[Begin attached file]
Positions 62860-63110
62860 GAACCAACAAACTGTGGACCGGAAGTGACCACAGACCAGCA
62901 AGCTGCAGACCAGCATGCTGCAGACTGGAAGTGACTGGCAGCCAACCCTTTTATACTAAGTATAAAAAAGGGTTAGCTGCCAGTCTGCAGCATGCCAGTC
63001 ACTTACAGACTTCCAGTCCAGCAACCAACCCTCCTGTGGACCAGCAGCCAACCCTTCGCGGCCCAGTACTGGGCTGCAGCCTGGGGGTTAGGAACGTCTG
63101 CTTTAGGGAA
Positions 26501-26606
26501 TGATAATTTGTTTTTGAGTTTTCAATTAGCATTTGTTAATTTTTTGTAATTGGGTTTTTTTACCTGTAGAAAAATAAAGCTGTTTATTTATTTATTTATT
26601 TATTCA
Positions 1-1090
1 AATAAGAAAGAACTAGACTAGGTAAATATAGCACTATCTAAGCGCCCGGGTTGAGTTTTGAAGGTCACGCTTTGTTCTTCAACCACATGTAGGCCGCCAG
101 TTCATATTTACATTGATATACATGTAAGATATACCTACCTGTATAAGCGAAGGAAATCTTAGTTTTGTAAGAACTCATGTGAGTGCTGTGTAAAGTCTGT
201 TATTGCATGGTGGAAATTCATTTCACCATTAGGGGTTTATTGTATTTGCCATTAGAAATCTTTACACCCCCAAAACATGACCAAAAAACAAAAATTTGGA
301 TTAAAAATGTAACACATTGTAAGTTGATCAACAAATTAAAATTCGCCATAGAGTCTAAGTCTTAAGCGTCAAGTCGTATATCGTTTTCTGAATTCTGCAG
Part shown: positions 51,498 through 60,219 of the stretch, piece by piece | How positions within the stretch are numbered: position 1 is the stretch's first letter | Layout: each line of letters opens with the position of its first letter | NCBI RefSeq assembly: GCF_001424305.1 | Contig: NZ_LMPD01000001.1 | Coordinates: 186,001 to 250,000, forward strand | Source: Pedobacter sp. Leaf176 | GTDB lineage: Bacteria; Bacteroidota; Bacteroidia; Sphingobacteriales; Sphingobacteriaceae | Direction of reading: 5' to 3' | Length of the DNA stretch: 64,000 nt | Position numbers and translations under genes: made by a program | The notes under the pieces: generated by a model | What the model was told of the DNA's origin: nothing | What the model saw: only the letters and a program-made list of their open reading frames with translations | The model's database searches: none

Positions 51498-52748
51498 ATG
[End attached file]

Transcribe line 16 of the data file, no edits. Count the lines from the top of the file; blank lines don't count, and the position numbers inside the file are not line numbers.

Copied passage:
51498 ATG